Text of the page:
The 2nd Virginia fought at many famous battles throughout the conflict. In addition to First Manassas, it fought at Second Manassas (after First Kernstown and Jackson's Valley Campaign and with the Army of Northern Virginia from the Seven Days' Battles to Cold Harbor). It reported 90 casualties at First Kernstown, 25 at Cross Keys and Port Republic, 27 at Gaines' Mill, and 77 at Second Manassas. However, during part of the Maryland Campaign of 1863, it was detached to Martinsburg as provost guards. The regiment lost 2 killed and 19 wounded at Fredericksburg, had 8 killed and 58 wounded at Chancellorsville, and had about eight percent of the 333 men engaged at Gettysburg disabled. Later, the unit was involved in Jubal Early's operations in the Shenandoah Valley and finally surrendered at the end at Appomattox Court House on April 9, 1865, with 9 officers and 62 men. A notable death from the Regiment was that of Private John Wesley Culp, who was killed on his uncle's farm in Gettysburg (hence "Culp's Hill").

Significant members[edit]

Its field officers were Colonels James W. Allen (who died at the Battle of Cold Harbor),[6] Lawson Botts (of the Botts Greys, initially raised at Charles Town as Company G, killed in skirmishes shortly before Second Manassas), and John Q.A. Nadenbousch (initially of Company D, the Berkeley Border Guards, raised at Martinsburg); Lieutenant Colonels Francis Lackland (a VMI graduate of the same 1849 VMI class as Col. Allen, who would be hospitalized with pneumonia and die in September 1861); Raleigh T. Colston (initially of Company E, the Hedgesville Blues, and who became the unit's colonel after Nadenbousch was forced to retire following complications after the Battle of Gettysburg and who died at the Battle of Mine Run in November 1864), and William W. Randolph; and Majors Francis B. Jones, Edwin L. Moore, and Charles H. Stewart.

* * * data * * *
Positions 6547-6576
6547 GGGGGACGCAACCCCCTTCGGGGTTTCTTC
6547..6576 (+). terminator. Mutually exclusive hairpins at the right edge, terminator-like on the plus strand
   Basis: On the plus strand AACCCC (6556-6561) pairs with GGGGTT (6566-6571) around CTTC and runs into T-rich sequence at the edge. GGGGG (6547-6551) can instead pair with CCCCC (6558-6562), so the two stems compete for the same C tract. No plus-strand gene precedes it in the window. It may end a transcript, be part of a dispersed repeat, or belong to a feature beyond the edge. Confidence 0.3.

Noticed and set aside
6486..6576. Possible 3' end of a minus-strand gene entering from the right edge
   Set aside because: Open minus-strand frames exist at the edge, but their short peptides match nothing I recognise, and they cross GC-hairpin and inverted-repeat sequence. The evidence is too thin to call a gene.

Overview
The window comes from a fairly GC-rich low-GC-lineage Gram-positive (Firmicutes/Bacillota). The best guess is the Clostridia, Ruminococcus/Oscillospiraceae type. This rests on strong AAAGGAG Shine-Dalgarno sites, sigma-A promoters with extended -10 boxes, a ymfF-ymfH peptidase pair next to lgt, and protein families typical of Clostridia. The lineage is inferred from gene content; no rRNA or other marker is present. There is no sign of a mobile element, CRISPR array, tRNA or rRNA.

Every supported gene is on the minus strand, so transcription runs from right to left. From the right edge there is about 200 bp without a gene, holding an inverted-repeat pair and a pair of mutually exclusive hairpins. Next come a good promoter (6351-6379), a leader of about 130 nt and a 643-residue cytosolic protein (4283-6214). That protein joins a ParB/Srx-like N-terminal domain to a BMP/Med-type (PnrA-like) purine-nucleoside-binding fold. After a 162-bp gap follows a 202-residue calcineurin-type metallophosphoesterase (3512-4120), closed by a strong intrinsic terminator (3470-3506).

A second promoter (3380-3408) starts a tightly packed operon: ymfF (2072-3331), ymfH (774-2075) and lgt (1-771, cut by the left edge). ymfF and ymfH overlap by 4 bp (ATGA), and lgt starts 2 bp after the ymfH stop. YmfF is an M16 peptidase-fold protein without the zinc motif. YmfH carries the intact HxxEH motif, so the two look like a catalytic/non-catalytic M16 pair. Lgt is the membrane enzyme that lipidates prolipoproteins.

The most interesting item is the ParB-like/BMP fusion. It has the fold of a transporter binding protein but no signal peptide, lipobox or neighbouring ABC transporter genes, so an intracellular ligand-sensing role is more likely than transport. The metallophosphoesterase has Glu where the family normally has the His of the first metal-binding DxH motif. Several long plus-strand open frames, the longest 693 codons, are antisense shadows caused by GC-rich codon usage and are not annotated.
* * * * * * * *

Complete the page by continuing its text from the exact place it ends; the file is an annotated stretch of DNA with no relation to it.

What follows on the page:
Dr. Hunter McGuire, who eventually would become the Second Corps' Chief Surgeon (and amputated Stonewall Jackson's arm after Chancellorsville and the leg of Isaac Trimble after Gettysburg), initially enlisted as a private in Company F. He became active with the Medical Society of Virginia and a president of the American Medical Association, and later contributed to the First Geneva Convention.

See also[edit]

References[edit]

  1. ^ https://www.encyclopediavirginia.org/Stonewall_Brigade#start_entry
  2. ^ Dennis E. Frye, 2nd Virginia Infantry (Lynchburg, H.E. Howard Inc. Virginia Regimental History Series, 1st edition 1984) p. 4
  3. ^ Frye pp. 6-8
  4. ^ http://civilwarintheeast.com/confederate-regiments/virginia/2nd-virginia-infantry-regiment
  5. ^ Frye pp. 9-11
  6. ^ Charles D. Walker, Memorial, Virginia Military Institute: Biographical Sketches of the Graduates and Élèves of the Virginia Military Institute who Fell During the War Between the States (J.D. Lippincott 1875) p. 125 available at https://books.google.com/books?id=KcAiAAAAMAAJ&pg=PA120&lpg